This step is crucial and implies a good amount of experience. Please note that besides the kind of manufacturing we decide: manifacture depth, curve radius (if different from tools' ones), number of coatings and ALL z-axis reference quotes.

It is possible to visualize paths in 3 dimensions, but software does not give a solid prediction of finished work.

In this visualization we see "coating" number: for instance, milling machine won't define cut panels of the board in a sigle manifacture. Please note that all paths have the same colour: which mean that they will be executed by same tool, while we obviously do not want to.

Besides printing -as a normal cad programm does-, the real output given by AlphaCam is a preparatory code: the one CNC machine is able to read.

Please note that:

  1. preparatory code is G-code, though file is .ARD  Alphacam Router Drawing 
  2. it is exported to a post processor XIPlus, which is installed into machine's computer as well
  3. this code is sent to machine via network
  4. machine dealers are able to read and modify this code directly into machine's computer for instance they check errors, change parameters, set up tools ID number (for this there's no problem in making mistakes at his step)
  5. aside each line there is an ID number

Postprocessor shows the finished results (manifacture paths): each path as a number, which corresponds to IDline(s).



2_cnc machinery at work

As i've already said, machine dealers are able to read and modify this code directly into machine's computer.

They are used to check errors, and correct parameters. Obviusely, they cant' write bit of code by themselves, so when a program is wrong, Alphacam dealer ought to redo it properly (I had to as well).

A couple of important things to do aside machine computer rather than on AlfaCam.

1_selecting what geometry to pantograph. If this is a first time pantographing, it's indeed better to make a try, so dealers can select which part of code executing and which ones not. They're used to use scraps for this process.

2_ they plug tools in and assing their proper number into the preparatory code. MAchine change tool by itself. 

The milling machine has a board which sucks air in: so panels are like glued to machine workplane. It is important to set RefZQuotes properly, in order not to ruin workplane, but humans often make mistakes.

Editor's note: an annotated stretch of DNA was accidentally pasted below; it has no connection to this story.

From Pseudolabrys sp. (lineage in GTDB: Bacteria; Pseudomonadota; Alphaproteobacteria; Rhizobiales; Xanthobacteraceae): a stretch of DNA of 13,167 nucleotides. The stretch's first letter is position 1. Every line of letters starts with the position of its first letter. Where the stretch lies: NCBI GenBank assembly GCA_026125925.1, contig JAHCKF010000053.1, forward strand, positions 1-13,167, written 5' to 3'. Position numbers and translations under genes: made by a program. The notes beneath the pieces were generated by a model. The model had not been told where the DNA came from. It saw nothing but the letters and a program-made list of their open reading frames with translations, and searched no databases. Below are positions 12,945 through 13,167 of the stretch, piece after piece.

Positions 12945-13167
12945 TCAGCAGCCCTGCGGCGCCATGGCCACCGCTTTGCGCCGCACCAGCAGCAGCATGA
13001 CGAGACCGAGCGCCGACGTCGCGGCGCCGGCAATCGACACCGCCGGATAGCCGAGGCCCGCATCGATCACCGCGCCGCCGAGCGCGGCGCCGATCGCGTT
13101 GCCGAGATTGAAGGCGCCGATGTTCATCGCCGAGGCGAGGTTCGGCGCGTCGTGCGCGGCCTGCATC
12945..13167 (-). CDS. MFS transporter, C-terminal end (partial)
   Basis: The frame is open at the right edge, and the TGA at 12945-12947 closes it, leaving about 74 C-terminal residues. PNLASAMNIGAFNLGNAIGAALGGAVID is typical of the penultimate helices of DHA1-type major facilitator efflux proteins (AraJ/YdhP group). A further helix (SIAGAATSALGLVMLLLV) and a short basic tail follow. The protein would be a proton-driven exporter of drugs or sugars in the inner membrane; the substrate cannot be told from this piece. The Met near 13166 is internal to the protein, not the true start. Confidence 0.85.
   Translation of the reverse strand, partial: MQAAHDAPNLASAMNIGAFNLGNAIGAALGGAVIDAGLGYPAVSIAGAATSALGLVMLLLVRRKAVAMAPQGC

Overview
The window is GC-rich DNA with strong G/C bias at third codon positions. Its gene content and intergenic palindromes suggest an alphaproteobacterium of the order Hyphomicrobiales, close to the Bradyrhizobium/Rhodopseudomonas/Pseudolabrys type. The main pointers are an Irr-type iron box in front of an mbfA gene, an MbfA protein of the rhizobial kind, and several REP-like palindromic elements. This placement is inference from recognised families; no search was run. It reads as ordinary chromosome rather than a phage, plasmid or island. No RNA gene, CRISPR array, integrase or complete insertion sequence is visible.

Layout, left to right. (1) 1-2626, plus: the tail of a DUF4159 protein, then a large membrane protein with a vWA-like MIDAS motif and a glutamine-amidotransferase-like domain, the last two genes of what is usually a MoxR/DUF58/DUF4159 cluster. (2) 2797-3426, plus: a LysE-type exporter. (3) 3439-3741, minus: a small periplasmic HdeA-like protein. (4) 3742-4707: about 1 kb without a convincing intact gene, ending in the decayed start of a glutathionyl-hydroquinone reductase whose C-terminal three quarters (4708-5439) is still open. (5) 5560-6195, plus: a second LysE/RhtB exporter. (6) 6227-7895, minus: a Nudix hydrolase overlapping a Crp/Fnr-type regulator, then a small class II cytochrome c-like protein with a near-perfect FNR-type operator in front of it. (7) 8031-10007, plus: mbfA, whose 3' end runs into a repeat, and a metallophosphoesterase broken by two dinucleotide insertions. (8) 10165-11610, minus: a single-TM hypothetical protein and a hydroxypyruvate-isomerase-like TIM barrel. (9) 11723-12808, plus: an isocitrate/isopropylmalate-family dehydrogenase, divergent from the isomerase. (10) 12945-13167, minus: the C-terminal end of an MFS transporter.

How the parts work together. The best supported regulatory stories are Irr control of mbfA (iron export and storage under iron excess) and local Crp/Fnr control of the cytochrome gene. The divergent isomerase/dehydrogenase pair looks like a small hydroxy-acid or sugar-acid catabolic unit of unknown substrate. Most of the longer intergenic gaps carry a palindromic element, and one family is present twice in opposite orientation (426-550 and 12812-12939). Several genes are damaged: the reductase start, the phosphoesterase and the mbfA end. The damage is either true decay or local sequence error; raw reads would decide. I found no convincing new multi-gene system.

Underneath the board we want to pantograph we need to put a so-called "martyr board": name says all.

An important procedure is alligning -mecanically- work board.

Preparatory code already knows we're going to work low left work plane area.

Panel is ready to be pantographed...



3_other parts

We still need to fabricate dividers and lamelle, but this is far easier since they just need to be cutted.

What i do is writing manually a schedule. I have exported measures and quantities via Revit, and after that i've given a new check after prototype base is ready.

Cutter machine can read these measeure as imput; furthermore we set cutting distances...

...and this machine provides nesting autonomously.

Just insert panels...

...and get other parts. Please note that this cutter cuts one direction at a time, so nesting is useful in order to hear "dealer- insert this part here, please" from the machine.



4_improving fabrication results

After this very first prototype, i've tried and improve the design, working directly on cad geometry to be imported in Alfacam.

First i've drawn paths for dividers' pits. According me these are useful to mark positions without making carpenter measure continuosly. These paths are centre tool ones, for a 6mm mill (so each angle should have a 3mm curve radius, but in this case curve angles are straightened by circular blade matter subtraction).